All of those things are still the reason that celebrating Easter makes my heart soar with joy and hope, but ever since April 13, 2017, Easter will now be filled with even more meaning.
There is a lot of talk in Christian circles about death, and for good reason; the Bible has much to say about it from Jesus' death on the cross, our calling to follow him in self-denial and death to self, walking through the valley of the shadow of death. Death must always precede resurrection.
In the weeks leading up to Margot's birth, Geoff and I experienced death. Death of how we had planned and hoped things would be, and the looming possibility that we might not get to meet our daughter alive. Our doctor's never sugar coated our situation or gave us false hope. It might sound awful to say, but Geoff and I later admitted to each other that we hesitated about even wanting to buy any more baby items or set up the crib because we just didn't know if we'd be bringing a baby home from the hospital. From my hospital bed I searched for preemie outfits on Amazon, knowing that Margot would be early, and eventually ordered her one to come home in. I told myself I was doing it "in faith," all the while knowing that God hadn't promised us that things would turn out how we wanted. People lose babies all the time. And in that time of uncertainty, we walked through the valley of the shadow of death.
But on April thirteenth, when doctors swarmed the room and said "it's time to push! We're going to have a baby!" I felt a relief like I've never felt in all my life. Not only would the pain of labor soon be over, but Margot would be here--out of the danger she was in in the moment with her heart rate dropping dangerously with my contractions (a story for another time), and out of the danger she was in because of my bile acid levels. She came out and we heard her give a good, healthy scream. They wrapped her up and handed her to me for a few moments before whisking her away to the NICU. They said she was beautiful, and she was.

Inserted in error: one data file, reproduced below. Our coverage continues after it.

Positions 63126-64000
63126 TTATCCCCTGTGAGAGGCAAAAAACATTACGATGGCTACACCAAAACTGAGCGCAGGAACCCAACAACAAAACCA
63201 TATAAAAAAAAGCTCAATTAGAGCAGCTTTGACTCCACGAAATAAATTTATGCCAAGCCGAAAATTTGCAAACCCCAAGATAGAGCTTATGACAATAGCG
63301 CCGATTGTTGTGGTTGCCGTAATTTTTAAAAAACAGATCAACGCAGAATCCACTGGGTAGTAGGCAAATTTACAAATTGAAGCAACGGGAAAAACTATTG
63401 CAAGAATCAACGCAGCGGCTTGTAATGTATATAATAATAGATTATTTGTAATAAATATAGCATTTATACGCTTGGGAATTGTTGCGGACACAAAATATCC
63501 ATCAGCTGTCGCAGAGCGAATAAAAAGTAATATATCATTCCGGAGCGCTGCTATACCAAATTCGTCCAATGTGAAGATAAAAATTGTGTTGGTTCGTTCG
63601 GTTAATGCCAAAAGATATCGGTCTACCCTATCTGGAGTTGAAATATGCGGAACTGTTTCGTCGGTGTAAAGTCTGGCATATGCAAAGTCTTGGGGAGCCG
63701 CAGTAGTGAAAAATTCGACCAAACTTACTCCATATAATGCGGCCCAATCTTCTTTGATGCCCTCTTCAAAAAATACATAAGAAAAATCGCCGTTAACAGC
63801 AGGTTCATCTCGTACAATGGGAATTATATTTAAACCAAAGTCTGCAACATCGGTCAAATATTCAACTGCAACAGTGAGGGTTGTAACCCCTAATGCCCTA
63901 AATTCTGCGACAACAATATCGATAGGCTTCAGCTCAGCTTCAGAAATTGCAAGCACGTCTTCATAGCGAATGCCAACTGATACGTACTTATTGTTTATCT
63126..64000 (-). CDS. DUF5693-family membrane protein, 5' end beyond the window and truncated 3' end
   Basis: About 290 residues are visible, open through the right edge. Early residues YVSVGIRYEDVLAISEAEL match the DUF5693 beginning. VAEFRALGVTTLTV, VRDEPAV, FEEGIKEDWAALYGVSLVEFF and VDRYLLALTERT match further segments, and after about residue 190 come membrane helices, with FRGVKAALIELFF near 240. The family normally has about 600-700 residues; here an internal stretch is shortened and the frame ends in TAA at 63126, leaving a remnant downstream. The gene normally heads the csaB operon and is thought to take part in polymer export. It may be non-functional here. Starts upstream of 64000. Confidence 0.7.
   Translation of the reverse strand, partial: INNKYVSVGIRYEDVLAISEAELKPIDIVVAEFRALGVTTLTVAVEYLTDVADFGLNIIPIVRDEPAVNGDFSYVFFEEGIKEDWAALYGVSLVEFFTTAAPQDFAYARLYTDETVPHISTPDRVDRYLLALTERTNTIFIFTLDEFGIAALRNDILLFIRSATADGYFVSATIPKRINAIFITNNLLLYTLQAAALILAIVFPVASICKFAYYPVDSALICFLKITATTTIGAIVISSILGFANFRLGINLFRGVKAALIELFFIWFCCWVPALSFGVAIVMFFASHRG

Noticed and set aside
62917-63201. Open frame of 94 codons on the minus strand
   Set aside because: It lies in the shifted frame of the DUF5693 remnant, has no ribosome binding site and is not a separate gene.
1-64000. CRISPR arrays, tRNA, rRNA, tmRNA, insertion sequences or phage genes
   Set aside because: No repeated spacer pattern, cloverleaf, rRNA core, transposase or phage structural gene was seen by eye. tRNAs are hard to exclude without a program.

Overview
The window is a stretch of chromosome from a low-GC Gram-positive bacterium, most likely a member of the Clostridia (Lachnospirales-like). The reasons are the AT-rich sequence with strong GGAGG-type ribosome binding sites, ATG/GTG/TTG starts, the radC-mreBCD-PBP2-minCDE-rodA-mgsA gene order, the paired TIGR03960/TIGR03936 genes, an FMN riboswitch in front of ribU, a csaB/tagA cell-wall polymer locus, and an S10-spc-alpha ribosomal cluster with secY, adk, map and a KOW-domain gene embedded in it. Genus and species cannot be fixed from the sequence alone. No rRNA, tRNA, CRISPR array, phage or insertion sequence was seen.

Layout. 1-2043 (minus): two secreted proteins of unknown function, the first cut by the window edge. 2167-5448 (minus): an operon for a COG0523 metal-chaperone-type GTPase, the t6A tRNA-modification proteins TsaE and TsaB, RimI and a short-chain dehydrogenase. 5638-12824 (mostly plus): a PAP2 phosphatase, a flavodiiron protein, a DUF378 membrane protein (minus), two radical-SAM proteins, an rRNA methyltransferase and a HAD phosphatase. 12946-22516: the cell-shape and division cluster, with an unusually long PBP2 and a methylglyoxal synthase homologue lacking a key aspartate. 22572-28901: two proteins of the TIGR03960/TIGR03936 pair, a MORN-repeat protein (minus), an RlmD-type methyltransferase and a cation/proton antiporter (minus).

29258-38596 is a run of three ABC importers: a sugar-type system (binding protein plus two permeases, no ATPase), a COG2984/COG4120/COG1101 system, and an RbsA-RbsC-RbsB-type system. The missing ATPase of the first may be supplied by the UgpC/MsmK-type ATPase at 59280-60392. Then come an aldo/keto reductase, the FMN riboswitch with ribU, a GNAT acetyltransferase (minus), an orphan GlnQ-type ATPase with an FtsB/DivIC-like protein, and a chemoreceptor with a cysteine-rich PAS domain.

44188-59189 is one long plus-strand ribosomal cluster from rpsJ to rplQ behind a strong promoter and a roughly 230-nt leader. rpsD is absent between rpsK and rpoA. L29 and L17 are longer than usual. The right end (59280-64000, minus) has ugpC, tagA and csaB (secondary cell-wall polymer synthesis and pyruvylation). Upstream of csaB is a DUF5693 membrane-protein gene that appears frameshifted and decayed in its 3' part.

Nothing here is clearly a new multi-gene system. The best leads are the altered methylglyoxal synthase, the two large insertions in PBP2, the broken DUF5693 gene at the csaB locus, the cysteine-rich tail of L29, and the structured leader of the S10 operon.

We had walked through the valley of the shadow of death and He had been with us. And if the outcome had been different, He would have been with us still. The outcome is different for many all the time, but by God's great mercy, and for reasons I don't know, He heard our prayers. Weeping endured for the night but joy came in the morning.
Sitting in Easter service on Sunday, I was overcome with so many emotions. I had been through the most grueling two weeks of my life, but the Lord had carried me so tenderly. I almost constantly experienced a peace that truly surpassed understanding. But even on my darkest day in the hospital, after talking with one of the specialists, He brought me exactly what I needed in the form of community, prayers, truth, and laughter. And that morning I had just held my tiny baby girl in my arms. So on Easter morning, I celebrated that I serve a living Savior and I thanked him for a living daughter and for the resurrection and life that He has brought to my soul over and over again.
Christ has died. Christ is risen. The world has never been the same (and He will come again!). And since April thirteenth, Easter will never be the same for me.